For reasons we'll soon explain, turning on a light inside a mouse's head can help scientists map brain function. It's easy to implant an LED in a mouse's brain, but how to power it? Until now, the mice either needed to be tethered to a fiberoptic cable or fitted with heavy wireless charging devices. However, Stanford scientists managed to build an implant that's not only lightweight, but able to receive consistent amounts of wireless energy.
How can light change brain function? Using "optogenetics," scientists can genetically alter neurons with green algae genes to make them responsive to light. By modifying only select parts of the brain, researchers can see how those regions affect behavior. The Stanford team created peppercorn-sized implants that contain a power receiving coil, circuit and LED, all weighing a nearly negligible 20 to 50 milligrams. When the mouse is placed in an electromagnetic chamber, the implant coil harvests RF energy to power the light, which in turn stimulates the targeted brain region.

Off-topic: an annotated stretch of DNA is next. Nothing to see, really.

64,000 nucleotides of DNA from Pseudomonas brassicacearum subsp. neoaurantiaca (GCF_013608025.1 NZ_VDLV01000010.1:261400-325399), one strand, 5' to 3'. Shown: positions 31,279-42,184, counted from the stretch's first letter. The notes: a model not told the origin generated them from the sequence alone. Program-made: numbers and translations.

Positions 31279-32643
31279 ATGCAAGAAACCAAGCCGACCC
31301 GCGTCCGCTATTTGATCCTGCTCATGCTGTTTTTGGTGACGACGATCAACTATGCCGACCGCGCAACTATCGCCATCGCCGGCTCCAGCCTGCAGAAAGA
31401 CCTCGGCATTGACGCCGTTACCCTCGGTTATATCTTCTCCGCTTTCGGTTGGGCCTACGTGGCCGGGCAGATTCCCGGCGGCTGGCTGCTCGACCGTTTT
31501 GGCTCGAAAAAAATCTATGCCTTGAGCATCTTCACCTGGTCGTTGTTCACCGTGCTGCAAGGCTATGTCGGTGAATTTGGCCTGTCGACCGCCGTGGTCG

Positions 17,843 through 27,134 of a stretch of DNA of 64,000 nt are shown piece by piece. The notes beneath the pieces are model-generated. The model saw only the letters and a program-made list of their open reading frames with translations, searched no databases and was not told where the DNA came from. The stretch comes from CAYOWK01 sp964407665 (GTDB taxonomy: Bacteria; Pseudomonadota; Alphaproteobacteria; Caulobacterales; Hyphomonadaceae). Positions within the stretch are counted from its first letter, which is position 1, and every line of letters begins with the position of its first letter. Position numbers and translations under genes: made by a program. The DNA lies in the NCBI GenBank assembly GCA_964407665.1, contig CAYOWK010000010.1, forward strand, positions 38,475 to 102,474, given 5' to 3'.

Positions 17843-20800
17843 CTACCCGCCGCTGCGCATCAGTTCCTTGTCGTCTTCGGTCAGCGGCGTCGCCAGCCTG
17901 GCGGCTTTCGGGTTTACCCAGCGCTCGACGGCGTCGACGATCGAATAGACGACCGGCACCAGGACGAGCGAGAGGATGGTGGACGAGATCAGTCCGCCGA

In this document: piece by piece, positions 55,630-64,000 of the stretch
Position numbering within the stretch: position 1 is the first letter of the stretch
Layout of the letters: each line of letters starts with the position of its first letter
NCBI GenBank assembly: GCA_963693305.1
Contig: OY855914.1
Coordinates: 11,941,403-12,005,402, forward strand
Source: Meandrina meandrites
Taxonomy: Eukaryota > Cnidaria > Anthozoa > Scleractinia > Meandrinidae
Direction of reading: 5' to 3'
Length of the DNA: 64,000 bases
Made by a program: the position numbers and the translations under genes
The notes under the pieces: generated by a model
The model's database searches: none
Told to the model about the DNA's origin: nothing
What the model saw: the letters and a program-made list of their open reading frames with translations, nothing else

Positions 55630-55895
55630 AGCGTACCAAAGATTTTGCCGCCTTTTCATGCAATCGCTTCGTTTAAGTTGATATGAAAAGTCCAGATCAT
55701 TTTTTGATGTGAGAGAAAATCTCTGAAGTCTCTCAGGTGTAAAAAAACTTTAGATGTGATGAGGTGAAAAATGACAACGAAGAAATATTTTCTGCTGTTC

To prove that the wireless implants worked, the researchers tested them on neurons and spinal cord nerves. When the system is powered on, the mouse walks in circles, as shown in the video below. When the power is shut off, the behavior stops, proving that the concept works. Further experiments could lead to insight on neurological conditions like Parkinson's disease, blindness or mental health issues. The research also gives new meaning to the term "wireless mouse" (sorry).